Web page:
My father refuses to accept professional home care. How can I get him to accept more help?

1 answer | Last updated: Apr 26, 2011
Jhaugh asked...

My father is 92 and totally crippled. His biggest fear all his life has been that one day he might end up in a home. I have nursing care for him, but he refuses to have them 24 hours a day. They put him to bed in the evening and then return the next day. He is alone all night with no one there to help him if he needs something. We have fought over this. I have had him sign a document stating he knows what he is doing and wants to live like this. His mind is sharp as a tack. My question is 1: How do I get him to get more help and 2: are there any legal ramifications to me because he is living like this. I have 3 brothers, but the over seeing of care falls on me.

Expert Answers

As Founder and Director of Circles of Care, Ann Cason provides caregiving, consulting, and training services to individuals and public and private organizations involved in eldercare. She is the author of Circles of Care: How to Set Up Quality Home Care for Our Elders.

It is such a worry when a parent is alone at night unable to be helped.  But many people are afraid of nursing homes, especially at night.  Others hate to pay caregivers to sleep.  

In a way you and your father are leading fear driven lives.   His fear of disability; your fear of responsibility.   If you can go through your fear and come out the other side, your courage will be of help to him. 

  • When two people are at logger heads with each other, it helps to expand the family circle of care.   How can you relax?
  • Before you visit, sit quietly in a comfortable chair.    Feel your love for your father and your irritation at his stubbornness.
  • Contemplate the slogan, "See all situations as passing memory."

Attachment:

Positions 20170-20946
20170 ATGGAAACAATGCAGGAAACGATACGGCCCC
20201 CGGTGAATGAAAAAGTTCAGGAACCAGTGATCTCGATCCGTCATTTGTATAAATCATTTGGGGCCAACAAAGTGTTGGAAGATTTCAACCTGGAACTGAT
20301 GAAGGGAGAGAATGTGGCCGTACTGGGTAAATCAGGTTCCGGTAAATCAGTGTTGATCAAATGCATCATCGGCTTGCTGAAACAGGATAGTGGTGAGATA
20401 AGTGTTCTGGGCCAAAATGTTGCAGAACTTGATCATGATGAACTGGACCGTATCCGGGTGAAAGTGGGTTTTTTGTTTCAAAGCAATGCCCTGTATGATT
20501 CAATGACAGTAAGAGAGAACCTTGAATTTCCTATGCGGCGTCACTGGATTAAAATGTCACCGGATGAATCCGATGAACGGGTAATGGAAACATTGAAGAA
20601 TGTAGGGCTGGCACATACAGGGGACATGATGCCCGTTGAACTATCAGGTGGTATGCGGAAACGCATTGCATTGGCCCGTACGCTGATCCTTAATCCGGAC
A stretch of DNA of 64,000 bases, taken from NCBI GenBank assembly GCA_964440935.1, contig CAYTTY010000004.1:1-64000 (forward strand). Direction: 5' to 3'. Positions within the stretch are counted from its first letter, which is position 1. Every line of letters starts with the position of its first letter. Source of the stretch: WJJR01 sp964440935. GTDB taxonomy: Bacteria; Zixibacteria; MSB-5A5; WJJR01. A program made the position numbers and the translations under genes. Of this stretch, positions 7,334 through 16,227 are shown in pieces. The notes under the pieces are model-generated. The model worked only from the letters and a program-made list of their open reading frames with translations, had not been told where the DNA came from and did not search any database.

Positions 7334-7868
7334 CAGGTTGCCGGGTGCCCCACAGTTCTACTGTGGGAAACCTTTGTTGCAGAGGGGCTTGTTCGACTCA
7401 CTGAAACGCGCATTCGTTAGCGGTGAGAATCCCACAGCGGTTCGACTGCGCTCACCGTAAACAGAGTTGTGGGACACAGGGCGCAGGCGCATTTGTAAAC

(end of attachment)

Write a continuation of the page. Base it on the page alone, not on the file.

• When you visit him take someone with you, a son or daughter or a friend who can act as a support.
  • Don't dicuss his situation.  Instead, keep it light and social.   Does he have a favorite beverage or a special fruit.
  • Don't try to get him to do anything.  Communicate with and support the nurses.  Do they leave him a drink by his bed.?  Does he have a urinal or a radio or a way to connect? 
  • Try to always tell your father how much you value him.   Ask his advice.   Read short articles from the newspaper or professional journals or other papers of interest to him that can spark a brief discussion. 
  • Play music.   Ask a musical friend to come to his house and play for him, flute, violin, bagpipes, whatever insturment that a friend might have. After the "concert" serve a glass of lemonade or tea. Enjoy.
  • Watch a sports event with your father, a tennis match, a football game whatever is seasonal and of interest.   Make some snacks.  Share.
  • Trust that when your father relaxes, he will be more willing to receive the help he needs.   But be very patient.  Repeat the slogan that I gave you every morning.
  • When the time comes for overnight care, try to find a young person, a young man in his twenties who can be shown how to respect old age.    Young people are very good for overnight care and the cost is much less.